The Queen of Nothing Page 2

“Keen marksmanship so impresses our father,” Prince Dain said with a small, teasing smile. “But perhaps it is too difficult. Better not to make the attempt than to fail.”

For Cardan, who could not attract his father’s good notice and desperately wanted it, the prospect was tempting. He didn’t ask himself who the mortal was or how he had come to be at the Court. Cardan certainly never suspected that the man was beloved of Val Moren and that the seneschal would go mad with grief if the man died.

Leaving Dain free to assume a more prominent position at the High King’s right hand.

“Too difficult? Better not to make the attempt? Those are the words of a coward,” Cardan said, full of childish bravado. In truth, his brother intimidated him, but that only made him more scornful.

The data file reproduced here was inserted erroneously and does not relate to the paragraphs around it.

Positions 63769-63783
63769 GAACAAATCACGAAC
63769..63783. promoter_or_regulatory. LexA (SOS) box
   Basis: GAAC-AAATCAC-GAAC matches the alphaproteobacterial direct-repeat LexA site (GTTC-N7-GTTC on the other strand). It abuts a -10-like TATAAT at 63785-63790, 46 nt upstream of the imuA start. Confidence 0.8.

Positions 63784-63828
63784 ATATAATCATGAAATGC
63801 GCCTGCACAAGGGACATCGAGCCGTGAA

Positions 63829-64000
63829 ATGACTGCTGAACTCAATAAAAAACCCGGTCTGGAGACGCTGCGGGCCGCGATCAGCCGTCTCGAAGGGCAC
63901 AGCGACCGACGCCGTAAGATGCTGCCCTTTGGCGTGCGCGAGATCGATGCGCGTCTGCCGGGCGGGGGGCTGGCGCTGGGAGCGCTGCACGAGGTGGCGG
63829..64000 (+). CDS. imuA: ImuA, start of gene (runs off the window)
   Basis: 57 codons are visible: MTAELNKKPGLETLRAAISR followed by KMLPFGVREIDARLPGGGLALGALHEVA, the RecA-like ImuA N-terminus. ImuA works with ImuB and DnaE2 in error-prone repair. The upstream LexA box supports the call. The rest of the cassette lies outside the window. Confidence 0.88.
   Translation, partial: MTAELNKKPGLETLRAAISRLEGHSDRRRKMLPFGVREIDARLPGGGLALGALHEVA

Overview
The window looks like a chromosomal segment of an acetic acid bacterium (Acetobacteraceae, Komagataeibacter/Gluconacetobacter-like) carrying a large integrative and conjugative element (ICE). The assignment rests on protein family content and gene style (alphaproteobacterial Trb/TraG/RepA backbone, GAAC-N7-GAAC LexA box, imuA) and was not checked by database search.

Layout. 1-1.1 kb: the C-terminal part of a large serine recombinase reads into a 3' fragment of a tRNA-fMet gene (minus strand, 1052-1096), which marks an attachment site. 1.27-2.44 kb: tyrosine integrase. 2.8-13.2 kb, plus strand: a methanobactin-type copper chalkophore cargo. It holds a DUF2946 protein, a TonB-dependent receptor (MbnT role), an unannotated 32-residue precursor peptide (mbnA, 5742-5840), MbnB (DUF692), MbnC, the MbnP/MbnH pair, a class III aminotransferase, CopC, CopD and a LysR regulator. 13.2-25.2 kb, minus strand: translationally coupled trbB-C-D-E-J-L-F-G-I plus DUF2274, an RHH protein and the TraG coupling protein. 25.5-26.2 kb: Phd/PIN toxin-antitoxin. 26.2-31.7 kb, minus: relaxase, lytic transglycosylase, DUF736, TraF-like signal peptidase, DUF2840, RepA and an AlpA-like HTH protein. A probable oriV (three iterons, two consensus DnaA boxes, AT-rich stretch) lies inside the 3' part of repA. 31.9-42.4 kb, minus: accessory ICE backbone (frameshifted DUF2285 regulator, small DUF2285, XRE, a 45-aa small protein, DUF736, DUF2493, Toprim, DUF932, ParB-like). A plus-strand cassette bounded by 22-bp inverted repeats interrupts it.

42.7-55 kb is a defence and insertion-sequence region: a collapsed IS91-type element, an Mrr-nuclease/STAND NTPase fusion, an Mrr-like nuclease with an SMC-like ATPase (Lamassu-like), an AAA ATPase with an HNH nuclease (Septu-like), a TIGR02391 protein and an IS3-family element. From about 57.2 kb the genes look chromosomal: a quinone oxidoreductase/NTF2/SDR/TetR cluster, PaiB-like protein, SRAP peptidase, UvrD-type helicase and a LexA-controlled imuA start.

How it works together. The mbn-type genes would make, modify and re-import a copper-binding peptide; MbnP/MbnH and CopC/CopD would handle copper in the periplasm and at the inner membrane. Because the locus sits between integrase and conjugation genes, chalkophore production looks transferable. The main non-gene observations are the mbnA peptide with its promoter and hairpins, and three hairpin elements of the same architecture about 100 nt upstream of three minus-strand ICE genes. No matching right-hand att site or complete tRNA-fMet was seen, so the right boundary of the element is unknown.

Prince Dain smiled. “Let us exchange arrows at least. Then if you miss, you can say that it was my arrow that went awry.”

Prince Cardan ought to have been suspicious of this kindness, but he’d had little enough of the real thing to tell true from false.

Instead, he notched Dain’s arrow and pulled back the bowstring, aiming for the walnut. A sinking feeling came over him. He might not shoot true. He might hurt the man. But on the heels of that, angry glee sparked at the idea of doing something so horrifying that his father could no longer ignore him. If he could not get the High King’s attention for something good, then perhaps he could get it for something really, really bad.